Tax Refunds Might Not Come in Time for Christmas Bills
Posted December 24, 2007
Washington — Tax refunds might not come quickly enough to help millions of Americans pay for their Christmas bills after Congress passed a one-year patch to the alternative minimum tax later than usual.
On Dec. 19, Congress voted to put a one-year freeze on growth of the AMT, shielding nearly 20 million middle- and upper-middle income taxpayers from first exposure to the tax. In 2006, the tax affected 4 million.
However, officials with the Internal Revenue Service said the agency will need at least 10 weeks to update its form and its computer system. By mid February, the government estimates that nearly 38 million returns – worth $87 billion – will be delayed.
Susanne Tote said she is among shoppers who stretch their credit limit in December while awaiting their refund.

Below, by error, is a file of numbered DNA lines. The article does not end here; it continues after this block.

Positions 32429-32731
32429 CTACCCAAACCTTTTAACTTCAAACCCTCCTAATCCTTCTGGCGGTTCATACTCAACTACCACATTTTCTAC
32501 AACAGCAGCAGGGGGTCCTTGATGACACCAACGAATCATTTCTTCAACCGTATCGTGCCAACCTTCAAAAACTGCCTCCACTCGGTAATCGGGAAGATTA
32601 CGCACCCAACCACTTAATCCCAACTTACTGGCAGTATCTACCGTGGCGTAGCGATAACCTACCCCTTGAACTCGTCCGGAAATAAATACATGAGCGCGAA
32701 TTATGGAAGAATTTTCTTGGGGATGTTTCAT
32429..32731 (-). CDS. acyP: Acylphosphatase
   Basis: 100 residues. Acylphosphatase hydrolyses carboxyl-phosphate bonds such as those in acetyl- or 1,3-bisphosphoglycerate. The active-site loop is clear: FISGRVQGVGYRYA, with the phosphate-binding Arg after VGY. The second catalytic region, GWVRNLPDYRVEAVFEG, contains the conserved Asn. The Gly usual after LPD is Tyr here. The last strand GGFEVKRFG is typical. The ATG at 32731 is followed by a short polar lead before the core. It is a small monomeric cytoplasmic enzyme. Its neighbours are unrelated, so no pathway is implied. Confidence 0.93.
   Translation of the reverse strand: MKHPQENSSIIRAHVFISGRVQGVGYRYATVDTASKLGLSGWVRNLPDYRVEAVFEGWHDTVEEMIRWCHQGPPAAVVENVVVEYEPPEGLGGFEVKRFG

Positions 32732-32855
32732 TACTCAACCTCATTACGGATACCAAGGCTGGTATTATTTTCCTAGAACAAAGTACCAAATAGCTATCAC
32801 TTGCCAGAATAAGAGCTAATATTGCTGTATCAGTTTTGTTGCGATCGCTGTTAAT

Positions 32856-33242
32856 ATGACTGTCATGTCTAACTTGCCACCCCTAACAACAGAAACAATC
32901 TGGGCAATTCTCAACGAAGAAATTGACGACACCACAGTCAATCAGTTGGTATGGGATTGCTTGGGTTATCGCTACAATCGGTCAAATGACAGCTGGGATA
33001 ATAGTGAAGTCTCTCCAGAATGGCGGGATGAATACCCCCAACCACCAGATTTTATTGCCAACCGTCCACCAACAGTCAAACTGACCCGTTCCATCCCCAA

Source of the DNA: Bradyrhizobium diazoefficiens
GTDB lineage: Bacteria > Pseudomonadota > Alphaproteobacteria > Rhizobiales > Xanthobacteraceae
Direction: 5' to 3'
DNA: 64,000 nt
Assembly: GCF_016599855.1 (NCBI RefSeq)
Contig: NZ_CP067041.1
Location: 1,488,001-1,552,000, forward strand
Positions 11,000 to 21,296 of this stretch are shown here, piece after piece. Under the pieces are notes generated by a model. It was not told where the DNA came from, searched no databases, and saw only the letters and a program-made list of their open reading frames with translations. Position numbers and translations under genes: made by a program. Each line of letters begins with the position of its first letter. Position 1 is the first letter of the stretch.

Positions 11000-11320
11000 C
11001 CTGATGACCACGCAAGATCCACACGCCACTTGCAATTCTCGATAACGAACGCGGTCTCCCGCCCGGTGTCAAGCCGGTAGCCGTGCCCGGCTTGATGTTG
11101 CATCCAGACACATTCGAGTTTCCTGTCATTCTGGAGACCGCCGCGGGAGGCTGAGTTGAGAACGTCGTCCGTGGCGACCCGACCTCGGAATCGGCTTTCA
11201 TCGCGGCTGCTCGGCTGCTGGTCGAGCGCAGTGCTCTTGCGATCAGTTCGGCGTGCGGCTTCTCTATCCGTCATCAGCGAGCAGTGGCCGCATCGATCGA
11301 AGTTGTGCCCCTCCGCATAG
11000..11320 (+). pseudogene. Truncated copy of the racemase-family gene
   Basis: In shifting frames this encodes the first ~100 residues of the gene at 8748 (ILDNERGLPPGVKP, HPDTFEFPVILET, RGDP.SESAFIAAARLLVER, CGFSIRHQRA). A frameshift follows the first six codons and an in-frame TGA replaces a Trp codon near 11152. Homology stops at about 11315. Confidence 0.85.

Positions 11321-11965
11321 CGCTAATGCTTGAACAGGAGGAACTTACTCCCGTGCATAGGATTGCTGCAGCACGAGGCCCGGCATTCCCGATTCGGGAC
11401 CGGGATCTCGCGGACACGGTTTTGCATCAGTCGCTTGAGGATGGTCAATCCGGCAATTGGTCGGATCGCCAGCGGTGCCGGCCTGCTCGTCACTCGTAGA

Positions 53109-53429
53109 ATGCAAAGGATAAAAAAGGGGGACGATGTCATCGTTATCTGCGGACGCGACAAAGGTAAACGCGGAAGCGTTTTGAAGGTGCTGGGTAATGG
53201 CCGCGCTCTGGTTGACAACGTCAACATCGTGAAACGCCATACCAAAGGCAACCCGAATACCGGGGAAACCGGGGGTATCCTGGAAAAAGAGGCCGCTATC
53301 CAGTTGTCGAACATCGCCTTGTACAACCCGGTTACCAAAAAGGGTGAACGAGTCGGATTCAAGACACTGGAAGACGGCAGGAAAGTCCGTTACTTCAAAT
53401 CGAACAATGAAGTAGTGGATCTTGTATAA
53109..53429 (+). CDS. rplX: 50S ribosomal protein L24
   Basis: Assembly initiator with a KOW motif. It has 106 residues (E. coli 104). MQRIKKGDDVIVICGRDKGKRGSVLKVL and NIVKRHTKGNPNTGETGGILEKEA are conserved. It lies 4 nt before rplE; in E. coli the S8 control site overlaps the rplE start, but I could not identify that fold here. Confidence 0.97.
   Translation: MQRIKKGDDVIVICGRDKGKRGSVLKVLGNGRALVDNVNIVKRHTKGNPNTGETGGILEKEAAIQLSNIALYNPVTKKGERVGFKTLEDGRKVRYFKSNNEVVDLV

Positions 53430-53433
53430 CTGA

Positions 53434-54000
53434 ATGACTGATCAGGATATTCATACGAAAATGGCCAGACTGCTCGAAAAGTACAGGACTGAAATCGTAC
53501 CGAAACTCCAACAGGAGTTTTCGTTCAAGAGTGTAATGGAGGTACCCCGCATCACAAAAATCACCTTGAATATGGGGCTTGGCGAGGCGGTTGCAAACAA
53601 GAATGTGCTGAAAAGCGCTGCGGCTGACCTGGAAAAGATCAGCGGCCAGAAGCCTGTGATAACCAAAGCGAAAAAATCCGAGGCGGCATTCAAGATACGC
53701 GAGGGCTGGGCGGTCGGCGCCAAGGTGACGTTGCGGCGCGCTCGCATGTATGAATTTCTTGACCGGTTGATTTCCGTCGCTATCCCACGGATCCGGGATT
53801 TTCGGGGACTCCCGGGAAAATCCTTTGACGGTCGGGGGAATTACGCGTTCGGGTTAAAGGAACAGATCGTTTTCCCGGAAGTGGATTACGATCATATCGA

"I file early so I can, obviously, get my return early, because I'd like to have my money as soon as possible," Tote said. "And it makes me angry that they do it this late in the season. They had all year. Why didn't they change it earlier so things could be on time?"
One-year fixes have become standard since the AMT was enacted in 1969 to catch a small number of very rich tax dodgers by imposing more stringent rules for deductions. However, the AMT was never adjusted for inflation, threatening to entrap many more people. Many beneficiaries of the AMT fix are people with incomes in the $75,000 to $200,000 range.
Certified public account Ben Micham could find a silver lining in the delay to passing an AMT patch in 2007: Complications in the tax code like those around the AMT drive more people to use tax preparers, he said.
"People are using tax preparers more and more because of the complexities," Micham said. "So that's gone up. Good for my job. Good for job security."
Even taxpayers with relatively simple returns might also be affected the delays, Micham warned. Accountants and technicians will have to adjust their software after the IRS finishes updating its system.
The length of the delays to refunds will depend on how quickly all those players in the tax system can adapt, Micham said.